4. The sorcerer must know his business. He must refrain from the uncertain course.
5. The sorcerer will always be feared. He must harm no innocent and must speak only truth.
6. The sorcerer must always suspect hidden motives in one who petitions him to act on his behalf.
7. Of only one thing must a sorcerer be perfectly certain: There are laws which he does not yet know.

Theron of Malagra
First Grand Master of the Arcana

     Those strictures seemed to me to be essential to an orderly, comprehensible fantasy: one in which mere power doesn’t suffice for all things and the deus is kept far away from the machina. “Sciency?” Yes. But as with the Spooner Federation books, ten out of ten readers would unhesitatingly declare The Warm Lands to be fantasy, because of its “fantasy feel.”

     These are just a few thoughts about a pleasant, unthreatening subject, Gentle Reader. The news is uniformly bleak. The nation is in turmoil. I’ve been looking longingly at the Barrett .50 and wondering how long it would take me to hunt down racialist huckster and counterfeit Negro Shaun King, whose cranium could stand to be enhanced by a round of high-velocity lead. So today instead of a political Jeremiad, you get a piece about one of the oldest and most contentious subjects in speculative fiction.

     Have a nice day.

Sunday, June 21, 2020

For Father’s Day 2020

     Just a few thoughts. Not entirely pleasant ones.

     Happy Father’s Day.

Warning: Expect Your Community Teachers to Demand MORE Money...

...to return to school in the fall.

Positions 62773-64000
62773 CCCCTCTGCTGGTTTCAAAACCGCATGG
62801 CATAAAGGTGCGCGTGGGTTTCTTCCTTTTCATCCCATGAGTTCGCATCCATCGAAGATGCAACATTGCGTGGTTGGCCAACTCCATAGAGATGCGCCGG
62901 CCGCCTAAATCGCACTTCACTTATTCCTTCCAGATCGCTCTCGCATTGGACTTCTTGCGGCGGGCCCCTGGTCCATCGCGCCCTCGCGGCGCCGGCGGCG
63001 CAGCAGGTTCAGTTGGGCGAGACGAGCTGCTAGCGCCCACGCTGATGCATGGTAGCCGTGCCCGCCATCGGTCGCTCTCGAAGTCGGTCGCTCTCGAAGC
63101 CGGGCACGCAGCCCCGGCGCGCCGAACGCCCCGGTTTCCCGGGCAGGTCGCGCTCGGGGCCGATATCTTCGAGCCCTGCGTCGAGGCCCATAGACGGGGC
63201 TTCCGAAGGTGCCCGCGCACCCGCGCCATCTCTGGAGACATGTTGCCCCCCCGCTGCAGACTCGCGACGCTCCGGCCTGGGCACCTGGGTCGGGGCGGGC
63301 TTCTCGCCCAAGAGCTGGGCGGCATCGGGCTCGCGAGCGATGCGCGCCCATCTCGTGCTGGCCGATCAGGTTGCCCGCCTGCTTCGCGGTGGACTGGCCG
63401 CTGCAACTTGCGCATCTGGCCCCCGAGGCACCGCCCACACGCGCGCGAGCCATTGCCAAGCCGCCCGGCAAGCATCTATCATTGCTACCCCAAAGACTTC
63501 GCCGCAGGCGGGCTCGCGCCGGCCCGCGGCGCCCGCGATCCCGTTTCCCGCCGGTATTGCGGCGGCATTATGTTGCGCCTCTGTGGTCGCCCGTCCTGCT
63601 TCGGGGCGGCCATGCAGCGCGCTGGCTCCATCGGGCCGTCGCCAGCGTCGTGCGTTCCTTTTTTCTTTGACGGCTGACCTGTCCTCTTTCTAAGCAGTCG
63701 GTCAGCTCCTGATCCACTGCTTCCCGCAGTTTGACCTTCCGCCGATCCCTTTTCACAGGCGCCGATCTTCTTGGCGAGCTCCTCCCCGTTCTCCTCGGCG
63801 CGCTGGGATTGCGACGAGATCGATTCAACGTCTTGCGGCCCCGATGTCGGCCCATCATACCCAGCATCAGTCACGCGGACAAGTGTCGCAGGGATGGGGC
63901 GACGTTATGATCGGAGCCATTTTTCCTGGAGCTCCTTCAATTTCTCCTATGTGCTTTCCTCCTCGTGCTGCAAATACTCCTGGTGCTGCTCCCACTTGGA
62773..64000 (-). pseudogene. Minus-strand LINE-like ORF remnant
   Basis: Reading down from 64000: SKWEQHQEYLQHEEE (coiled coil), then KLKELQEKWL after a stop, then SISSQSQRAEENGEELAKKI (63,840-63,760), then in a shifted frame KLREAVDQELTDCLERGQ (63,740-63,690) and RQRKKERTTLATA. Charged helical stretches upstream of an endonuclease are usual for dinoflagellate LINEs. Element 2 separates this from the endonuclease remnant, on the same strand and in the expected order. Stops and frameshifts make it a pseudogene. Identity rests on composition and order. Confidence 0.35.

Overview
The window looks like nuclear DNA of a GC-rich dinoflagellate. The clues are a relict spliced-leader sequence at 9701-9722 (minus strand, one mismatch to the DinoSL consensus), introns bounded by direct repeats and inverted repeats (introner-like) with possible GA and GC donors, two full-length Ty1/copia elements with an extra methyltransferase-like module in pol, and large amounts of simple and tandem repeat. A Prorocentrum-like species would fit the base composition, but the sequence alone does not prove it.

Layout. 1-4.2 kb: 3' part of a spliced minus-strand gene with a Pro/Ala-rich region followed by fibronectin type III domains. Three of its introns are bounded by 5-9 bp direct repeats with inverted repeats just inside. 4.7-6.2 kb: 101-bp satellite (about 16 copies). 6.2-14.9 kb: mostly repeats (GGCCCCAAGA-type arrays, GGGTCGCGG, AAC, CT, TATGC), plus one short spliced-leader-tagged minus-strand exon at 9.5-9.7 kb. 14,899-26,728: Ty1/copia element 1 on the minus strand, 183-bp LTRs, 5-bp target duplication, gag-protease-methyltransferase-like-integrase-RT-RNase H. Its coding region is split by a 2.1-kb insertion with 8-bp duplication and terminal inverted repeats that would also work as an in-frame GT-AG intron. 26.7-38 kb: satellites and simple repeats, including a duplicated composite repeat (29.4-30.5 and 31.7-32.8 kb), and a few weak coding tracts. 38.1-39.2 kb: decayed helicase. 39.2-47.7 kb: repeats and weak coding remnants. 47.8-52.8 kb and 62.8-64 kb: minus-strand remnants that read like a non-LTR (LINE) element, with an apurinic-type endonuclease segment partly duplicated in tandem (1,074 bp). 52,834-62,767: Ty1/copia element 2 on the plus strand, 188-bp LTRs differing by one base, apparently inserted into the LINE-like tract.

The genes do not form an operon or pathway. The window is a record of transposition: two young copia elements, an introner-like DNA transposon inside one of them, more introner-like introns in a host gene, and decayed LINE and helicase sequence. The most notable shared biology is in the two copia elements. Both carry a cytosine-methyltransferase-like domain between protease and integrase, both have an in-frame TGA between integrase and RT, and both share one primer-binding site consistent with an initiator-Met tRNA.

The AFT is on another Hunt for More Money. This time, they're using the excuse of COVID-19 to argue for it.

So, what are they prepared to GIVE for that money?

Not much, apparently. The Giving is all one-way - in THEIR direction.

Now, I'm not going to write that teachers are all layabouts - most work diligently to teach sometimes fractious and resistant learners. It isn't easy to teach the modern child; they are simultaneously the most indulged and cosseted offspring of all time, and also bereft of hands-on guidance from mature adults.

That's not all of them. Some children, like others in previous times, have effective and caring parents guiding their growth - physical, mental, and emotional. Those parents put honest effort into the task, putting off their immediate wants for their children's needs.

But, frankly, there are some parents who feel most of their job is done once their children have been toilet-trained (if they put the effort in that long). I'm always dismayed to hear of the many children who reach kindergarten without being able to identify colors, count objects to 100, and identify the letters of the alphabet, to name just a few necessary precursors to formal educations. They don't understand classifying objects by similarities - for example, by size or function (used in the kitchen, something a baby would use, cleaning objects, for example). No one has ever had them learn the names of coins, and their value compared to other coins. 

They can't do basic clean-up of their own messes (some see no need, and are generally puzzled by the idea that they should have to clean up the chaos they created). They've not had regular chores for which they are responsible. They don't eat at a table, or as a family. Some have never used silverware.

Behaviors that need to be mastered for school success - ability to be quiet while others are talking, not hitting when angry or annoyed, not breaking into song or dance when moved to do so - have often not been taught by family. Some children have seldom experienced time without electronic entertainment available. They get fidgety when forced to be without it.